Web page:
|Perfect Number of Pages to Order||5-10 Pages|
Age-Based Rationing of Care Psychology Discussion
First post: Adrianna
Age-based rationing of care is the controversial idea that society should not use expensive life-sustaining technologies on people in their old-old years (Belsky, 2019). Daniel Callahan believes that after a person has lived out a natural lifespan, medical care should no longer be oriented to resisting death. He also argues that the existence of medical technologies capable of extending the lives of elderly persons who have lived out a natural lifespan creates no presumption that the technologies must be used for that purpose (Belsky, 2019). Callahan believes that the proper goal of medicine is to stave off premature death (Belsky, 2019). I argue the opposite of Callahan, all those who are living deserve any fighting chance to live. The most effective method to ensure that seniors receive an appropriate level of health care services is for them to have a knowledgeable advocate working on their behalf (Halpern, 2020). This advocate can be a son, daughter, friend, relative or professional care advocate. It is essential that the advocate be able to speak the same language as the medical providers, and have access to the latest literature on appropriateness of care regarding the senior’s condition (Halpern, 2020). We should not rely on such markers, instead by the treatments that are open to all ages. If a treatment or procedure is guaranteed to work on a person who is 85, then why not extend their quality of life? At the end of the day, they too have a family and people who love them unconditionally and want their presence forever.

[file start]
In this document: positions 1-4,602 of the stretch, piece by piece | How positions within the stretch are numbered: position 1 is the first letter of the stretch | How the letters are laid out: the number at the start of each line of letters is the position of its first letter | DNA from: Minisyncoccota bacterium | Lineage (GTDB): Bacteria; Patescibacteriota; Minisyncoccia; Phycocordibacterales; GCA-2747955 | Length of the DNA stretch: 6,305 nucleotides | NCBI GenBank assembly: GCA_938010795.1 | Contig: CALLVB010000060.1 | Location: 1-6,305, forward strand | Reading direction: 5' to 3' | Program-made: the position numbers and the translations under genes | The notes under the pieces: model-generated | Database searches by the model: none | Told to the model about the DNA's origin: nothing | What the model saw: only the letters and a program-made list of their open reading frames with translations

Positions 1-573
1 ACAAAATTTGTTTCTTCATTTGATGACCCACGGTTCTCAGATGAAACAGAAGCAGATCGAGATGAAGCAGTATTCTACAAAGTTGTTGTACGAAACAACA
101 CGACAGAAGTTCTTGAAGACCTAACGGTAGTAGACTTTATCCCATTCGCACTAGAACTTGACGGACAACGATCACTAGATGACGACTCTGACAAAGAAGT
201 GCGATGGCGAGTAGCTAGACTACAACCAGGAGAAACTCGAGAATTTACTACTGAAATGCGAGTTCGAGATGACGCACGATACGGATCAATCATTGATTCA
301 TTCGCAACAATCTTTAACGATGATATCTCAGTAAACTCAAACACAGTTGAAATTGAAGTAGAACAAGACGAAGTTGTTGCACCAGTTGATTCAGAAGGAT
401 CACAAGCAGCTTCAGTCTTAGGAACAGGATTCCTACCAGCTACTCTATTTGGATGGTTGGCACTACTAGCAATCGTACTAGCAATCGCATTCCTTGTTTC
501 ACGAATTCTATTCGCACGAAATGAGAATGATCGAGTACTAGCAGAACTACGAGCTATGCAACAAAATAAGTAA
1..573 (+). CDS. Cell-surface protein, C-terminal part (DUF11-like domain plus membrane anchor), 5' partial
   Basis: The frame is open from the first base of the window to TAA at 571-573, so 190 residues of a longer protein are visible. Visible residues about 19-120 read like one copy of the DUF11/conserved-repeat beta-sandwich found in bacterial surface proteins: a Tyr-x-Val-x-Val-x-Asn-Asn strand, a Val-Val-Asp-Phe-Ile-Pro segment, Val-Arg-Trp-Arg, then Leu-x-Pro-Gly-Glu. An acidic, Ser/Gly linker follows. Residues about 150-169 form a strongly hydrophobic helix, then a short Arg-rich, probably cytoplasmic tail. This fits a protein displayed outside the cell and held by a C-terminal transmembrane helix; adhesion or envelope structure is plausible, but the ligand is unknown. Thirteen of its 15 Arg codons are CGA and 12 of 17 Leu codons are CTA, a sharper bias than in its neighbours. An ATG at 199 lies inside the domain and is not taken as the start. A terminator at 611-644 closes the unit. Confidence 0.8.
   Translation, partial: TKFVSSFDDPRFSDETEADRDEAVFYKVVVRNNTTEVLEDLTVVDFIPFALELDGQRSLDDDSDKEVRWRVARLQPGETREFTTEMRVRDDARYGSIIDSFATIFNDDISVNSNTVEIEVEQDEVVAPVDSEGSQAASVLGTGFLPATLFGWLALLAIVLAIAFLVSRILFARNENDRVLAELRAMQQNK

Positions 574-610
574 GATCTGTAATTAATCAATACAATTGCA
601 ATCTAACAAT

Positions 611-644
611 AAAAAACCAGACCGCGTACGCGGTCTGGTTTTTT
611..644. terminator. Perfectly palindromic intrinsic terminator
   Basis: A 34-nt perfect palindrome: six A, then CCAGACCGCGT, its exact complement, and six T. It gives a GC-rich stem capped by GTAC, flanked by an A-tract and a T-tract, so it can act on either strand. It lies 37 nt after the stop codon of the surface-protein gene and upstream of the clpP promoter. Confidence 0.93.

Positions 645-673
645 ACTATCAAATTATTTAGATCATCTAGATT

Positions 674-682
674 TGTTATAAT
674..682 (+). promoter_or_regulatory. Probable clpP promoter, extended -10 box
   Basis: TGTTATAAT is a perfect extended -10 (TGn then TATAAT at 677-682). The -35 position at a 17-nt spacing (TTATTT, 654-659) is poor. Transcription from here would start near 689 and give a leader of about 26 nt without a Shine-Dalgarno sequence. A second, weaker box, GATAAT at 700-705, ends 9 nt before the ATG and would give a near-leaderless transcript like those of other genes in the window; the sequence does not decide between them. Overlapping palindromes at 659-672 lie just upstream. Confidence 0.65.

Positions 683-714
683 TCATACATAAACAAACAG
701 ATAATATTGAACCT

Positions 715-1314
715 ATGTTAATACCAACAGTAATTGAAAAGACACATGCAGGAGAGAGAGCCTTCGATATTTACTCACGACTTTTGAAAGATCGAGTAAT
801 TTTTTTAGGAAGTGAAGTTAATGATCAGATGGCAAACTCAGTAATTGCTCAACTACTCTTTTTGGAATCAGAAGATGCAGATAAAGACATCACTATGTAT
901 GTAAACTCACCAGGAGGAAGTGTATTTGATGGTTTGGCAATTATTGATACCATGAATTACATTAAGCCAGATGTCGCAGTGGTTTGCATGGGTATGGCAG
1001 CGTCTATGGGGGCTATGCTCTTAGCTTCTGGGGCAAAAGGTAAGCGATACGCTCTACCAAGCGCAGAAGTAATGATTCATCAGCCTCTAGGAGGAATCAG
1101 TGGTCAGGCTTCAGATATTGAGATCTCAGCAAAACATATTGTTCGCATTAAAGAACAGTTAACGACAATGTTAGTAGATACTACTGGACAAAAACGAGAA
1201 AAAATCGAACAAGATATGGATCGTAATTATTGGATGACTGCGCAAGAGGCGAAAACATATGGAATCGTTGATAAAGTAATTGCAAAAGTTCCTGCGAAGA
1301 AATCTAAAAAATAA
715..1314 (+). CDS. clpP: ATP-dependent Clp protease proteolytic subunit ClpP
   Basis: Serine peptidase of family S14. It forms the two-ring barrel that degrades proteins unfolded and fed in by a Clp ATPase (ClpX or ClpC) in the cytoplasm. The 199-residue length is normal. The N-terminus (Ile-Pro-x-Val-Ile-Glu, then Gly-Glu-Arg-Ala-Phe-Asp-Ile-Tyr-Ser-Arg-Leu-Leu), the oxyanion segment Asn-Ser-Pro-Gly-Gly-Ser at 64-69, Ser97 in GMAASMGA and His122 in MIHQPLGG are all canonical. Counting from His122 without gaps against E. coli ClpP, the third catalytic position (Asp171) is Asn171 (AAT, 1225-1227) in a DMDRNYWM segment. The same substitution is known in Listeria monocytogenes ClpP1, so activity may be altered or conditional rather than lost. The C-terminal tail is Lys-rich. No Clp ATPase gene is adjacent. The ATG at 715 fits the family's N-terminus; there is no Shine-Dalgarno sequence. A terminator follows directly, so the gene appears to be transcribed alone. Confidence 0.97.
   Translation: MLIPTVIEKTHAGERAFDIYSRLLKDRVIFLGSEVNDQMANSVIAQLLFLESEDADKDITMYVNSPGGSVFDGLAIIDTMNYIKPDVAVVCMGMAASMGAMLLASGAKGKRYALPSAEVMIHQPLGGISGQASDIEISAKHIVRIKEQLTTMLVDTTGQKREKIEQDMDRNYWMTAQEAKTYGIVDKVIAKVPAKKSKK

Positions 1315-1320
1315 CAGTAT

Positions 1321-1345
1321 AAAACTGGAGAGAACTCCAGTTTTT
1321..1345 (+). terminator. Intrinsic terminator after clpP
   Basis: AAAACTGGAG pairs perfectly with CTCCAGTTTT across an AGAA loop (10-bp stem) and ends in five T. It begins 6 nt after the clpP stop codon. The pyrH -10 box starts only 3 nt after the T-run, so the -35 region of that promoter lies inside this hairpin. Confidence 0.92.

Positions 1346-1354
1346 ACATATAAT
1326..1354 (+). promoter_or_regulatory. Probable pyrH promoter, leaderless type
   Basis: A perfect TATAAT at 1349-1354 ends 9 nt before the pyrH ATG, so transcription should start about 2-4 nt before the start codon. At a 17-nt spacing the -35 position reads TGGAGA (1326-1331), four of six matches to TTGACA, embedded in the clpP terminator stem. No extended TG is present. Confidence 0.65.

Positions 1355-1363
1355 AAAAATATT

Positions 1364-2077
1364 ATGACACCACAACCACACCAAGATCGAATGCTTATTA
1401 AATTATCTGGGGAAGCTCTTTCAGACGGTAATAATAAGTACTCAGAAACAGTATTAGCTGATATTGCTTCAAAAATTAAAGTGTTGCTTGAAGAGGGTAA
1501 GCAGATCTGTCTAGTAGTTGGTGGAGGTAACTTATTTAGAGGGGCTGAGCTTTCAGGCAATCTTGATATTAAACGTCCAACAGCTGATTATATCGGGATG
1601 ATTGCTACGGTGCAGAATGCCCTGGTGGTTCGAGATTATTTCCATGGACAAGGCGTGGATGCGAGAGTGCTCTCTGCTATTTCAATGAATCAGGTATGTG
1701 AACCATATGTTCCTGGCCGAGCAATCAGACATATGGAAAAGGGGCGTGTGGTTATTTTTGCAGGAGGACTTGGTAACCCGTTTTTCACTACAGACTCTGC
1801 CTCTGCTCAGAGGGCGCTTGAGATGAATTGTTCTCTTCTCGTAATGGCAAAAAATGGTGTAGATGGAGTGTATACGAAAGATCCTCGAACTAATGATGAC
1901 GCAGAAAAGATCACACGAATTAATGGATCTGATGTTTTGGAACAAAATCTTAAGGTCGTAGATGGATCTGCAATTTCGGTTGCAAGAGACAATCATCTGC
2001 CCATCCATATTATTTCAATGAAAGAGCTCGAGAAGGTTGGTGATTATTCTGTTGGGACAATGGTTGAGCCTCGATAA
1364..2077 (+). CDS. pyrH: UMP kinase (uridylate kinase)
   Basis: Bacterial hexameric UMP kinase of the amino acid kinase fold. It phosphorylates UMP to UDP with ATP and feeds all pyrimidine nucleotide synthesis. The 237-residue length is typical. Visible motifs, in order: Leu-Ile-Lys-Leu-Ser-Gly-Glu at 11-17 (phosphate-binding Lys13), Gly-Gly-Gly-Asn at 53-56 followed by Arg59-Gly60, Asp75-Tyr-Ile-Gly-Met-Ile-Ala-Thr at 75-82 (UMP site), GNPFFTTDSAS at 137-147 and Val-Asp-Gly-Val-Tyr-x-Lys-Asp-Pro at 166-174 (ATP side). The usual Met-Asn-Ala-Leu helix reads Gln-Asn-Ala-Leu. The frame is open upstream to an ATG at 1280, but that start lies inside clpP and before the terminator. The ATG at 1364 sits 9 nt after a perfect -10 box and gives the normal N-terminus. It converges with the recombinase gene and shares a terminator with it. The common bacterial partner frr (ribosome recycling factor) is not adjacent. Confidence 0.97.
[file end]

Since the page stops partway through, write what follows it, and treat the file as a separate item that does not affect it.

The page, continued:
About three decades ago the hospice movement took off. By 2009, roughly 2 in 5 U.S. deaths occurred in hospice care (Belsky, 2019). The figure on page 454 supports the argument that as decades increase, so do the amount of patients that seek hospice care. A reason for seeking hospice is when a patient decides they no longer want to go through curative treatments that are difficult and painful, or that require them to go into a hospital. Patients want to stay at home, spend time with those they love and be in a more peaceful, familiar and comfortable space. A core principle of hospice care is to respect the wishes of patients and their family at all times. This includes, of course, respecting patients’ wishes about how and where they want to die. However, it can be hard for very sick patients to stay at home, unless they get expert help. Hospice provides the care and support needed to make this possible. It allows people to end their lives as comfortably as possible, surrounded by family and friends. Another valid reason for choosing hospice care is the coverage by medicare. Since 1983, Medicare has paid for most hospice care received in the United States (Eskenazi, 2015). Other payers of hospice care include Medicaid (in most states), the Department of Veterans Affairs and most private insurance plans (Eskenazi, 2015). Typically, no one is turned away from receiving hospice. Private contributions and donations are used to help cover the cost of care for those who have no other ways to pay for this service (Eskenazi, 2015).
Death, a good death should be celebrated after a long, fulfilled life. Death should not be violent, like suicides and murders- it should be peaceful. People believe that death is best when it happens in the homeland, that way, the person is not too far away from their loved ones (Belsky, 2019). A good death is said to be one where there was minimal physical distress, discomfort, or pain. There should also be maximum psychological security, which involves the absence of fear and anxiety. A good death would include believing there was purpose in one’s life and promoting spirituality, it also includes being emotionally close to the people we love and care about (Belsky, 2019). If I could plan a good death, I would want to feel close to my maker, God, and my loved ones. I would want to live a very meaningful life which makes me feel like I left a positive impact. I would want to be at the highest level of peace, not be in pain and not burden my loved ones. In as much as we want to be in control of where and how we die, for me. I’Il leave that to nature and occurrences. What matters the most to me is my spiritual standing with God, emotional standing with friends and family, my peace of mind and that I have left good footprints in the sands of this earth.